Chapter 4. We’ll take it

“Look! There it is again.”

Eve almost slipped into the river in her eagerness to point out the dolphin as it slowly glided up out of the water, then slid back in again.

Four of us, Eve, Daniel, Rick and I, were walking along the sandy bank of the Manning River at low tide. We were near Manning Point, a sleepy coastal hamlet on Mitchells Island, at the point where the Manning River meets the Pacific Ocean.

It was a hold-your-breath moment. We’d seen the dolphins surfacing a dozen times now, and each time was as magical as the last. I loved sharing the closing of the day with these beautiful creatures, and it seemed they were willing to share their river with us.

“It’s a sign!” Rick chimed, in what had become a mantra over the last hour or so. Well, it was a sign we were enchanted with the area and with the property we had just inspected.

The sky had also begun to do a magical thing. There were little popcorn clouds from horizon to horizon, and they were beginning to glow as the sun dipped underneath them. We stood quiet and still for a few minutes as we watched the clouds transform through silver, gold, red and black.

“That was definitely a sign,” Eve said solemnly. “We are so meant to live here.”

“Here” was a four-acre block of land we’d visited an hour ago. Rick and I had discovered it on one of our driving missions the previous weekend, and we’d been enthusiastic enough that Eve and Daniel had decided to make time to come and view it with us.

The acreage was on Mitchells Island, a triangular body of land bounded on two sides by arms of the Manning River and on the third by twelve kilometres of Pacific Ocean. It was accessed by crossing two bridges: one from the mainland to its sister island, Oxley (where we had visited properties a few months ago with our friend Maggie), and the other between the two islands. Manning Point Road, running across the island, was about nine kilometres long. There were, we were informed by Bob, the real estate agent, about 400 inhabitants.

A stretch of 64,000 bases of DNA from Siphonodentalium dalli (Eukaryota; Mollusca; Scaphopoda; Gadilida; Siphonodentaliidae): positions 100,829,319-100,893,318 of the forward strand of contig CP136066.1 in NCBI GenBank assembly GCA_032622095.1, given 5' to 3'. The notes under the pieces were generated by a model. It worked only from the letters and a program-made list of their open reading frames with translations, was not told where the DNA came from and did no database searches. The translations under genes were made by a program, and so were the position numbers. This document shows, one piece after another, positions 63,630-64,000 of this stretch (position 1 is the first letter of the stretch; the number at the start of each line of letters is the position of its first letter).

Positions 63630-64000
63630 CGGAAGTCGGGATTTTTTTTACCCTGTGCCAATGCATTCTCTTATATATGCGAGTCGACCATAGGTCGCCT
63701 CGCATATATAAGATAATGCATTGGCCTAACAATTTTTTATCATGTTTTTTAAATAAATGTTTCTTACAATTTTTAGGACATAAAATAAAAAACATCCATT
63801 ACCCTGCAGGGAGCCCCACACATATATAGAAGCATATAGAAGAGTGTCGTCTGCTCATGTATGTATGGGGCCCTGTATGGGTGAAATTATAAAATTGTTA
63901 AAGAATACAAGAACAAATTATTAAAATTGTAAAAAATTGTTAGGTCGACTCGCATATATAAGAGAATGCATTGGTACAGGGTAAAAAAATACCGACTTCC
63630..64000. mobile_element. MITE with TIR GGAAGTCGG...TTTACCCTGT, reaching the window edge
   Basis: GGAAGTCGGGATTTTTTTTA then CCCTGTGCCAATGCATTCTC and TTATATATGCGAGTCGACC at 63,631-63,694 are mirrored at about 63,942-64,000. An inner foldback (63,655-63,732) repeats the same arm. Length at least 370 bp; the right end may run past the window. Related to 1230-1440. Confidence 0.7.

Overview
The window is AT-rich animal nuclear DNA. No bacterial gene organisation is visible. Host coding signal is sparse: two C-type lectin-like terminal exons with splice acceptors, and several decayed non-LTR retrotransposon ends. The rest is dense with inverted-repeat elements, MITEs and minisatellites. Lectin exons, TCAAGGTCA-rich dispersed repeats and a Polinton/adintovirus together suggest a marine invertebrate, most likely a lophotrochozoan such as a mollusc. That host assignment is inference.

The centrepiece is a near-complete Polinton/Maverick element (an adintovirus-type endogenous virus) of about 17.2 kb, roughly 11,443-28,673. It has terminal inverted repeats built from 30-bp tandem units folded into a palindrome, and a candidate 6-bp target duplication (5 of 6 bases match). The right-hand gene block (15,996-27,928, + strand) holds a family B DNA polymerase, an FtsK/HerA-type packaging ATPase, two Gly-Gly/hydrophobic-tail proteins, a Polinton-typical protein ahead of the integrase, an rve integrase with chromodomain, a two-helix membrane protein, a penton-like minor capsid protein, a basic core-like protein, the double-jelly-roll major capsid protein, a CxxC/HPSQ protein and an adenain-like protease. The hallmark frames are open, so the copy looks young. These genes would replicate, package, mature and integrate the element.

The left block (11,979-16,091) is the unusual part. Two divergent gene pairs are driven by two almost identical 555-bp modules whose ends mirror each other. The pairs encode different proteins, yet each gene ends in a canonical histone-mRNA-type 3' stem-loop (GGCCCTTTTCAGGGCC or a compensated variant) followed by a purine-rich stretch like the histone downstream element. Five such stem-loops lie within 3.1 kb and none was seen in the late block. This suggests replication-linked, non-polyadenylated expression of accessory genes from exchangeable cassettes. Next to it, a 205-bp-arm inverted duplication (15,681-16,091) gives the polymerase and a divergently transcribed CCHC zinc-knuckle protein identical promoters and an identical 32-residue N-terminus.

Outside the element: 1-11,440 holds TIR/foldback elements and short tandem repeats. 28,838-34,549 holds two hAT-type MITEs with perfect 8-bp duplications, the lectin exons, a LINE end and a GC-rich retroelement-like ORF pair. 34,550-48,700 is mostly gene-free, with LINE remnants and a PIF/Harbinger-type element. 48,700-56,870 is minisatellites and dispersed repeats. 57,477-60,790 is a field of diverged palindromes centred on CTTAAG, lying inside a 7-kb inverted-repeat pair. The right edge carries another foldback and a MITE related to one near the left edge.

The property itself was a kilometre or two off the main road. At the entrance to the road, a weathered timber sign grandly announced, “Manning River Estates”. The “estates” were mostly little brick or timber clad houses on two to four acres of property. Several, including ours, had nothing more than a good old Aussie shed on it.

The shed was an attractive bonus. It was a nicely finished twenty by forty foot dwelling with two small bedrooms, a big bathroom/laundry and a quite acceptable kitchen/lounge room. It was a place where we could spend a relaxing and comfortable bit of time away from the city. We talked about revelling in the country for a long weekend, grabbing a swim at the beach, walking in the local national park, cycling the side roads, exploring the countryside. I envisioned dropping into the ground some twenty or so potted plants I’d been dragging around for several years, awaiting their final home.

The acreage was on a long, steep slope, with a flat area near the top that had been cleared and levelled for building a house. The slope itself was covered with a runaway pine forest that sighed in the wind and, reminiscent of my Canadian heritage, enthralled me. The lowest part of the property was a swampy wetland dotted with moisture-loving paperbarks. Bob the agent, who knew a cluster of city-slickers when he saw one, was enthusiastic about everything. He assured us we could make money from selling pine logs if we cleared parts of it, and readily agreed we could create a picturesque lake in the lower wetland area. The area would fit us like a glove, he reckoned. Did we know there were triplets next door? – he wondered, making even those three young boys seem like an astonishing feature.

Best of all were the views. To the west, the rolling peaks of the Eastern Highlands were silhouetted against the sky; to the south, the property dropped away to lush views of the neighbour’s cattle pastures and the sparkling river beyond. To the east, we could enjoy the white-gum forest on the slopes belonging to the family of the triplets. The views to the north, of the road and our third neighbour’s collection of battered vehicles, could soon disappear behind a hedge of fast-growing natives, Bob guaranteed us.

Bob vowed that, like us, he could picture a big new house going up on a stretch of land near the top of the lot. If he had opinions about six city folk of somewhat advancing years living together in a home on this little island, he kept them firmly to himself. He could see we were perfect for this place, and this place was perfect for us – that was his real-estate-agent story, and he was sticking to it.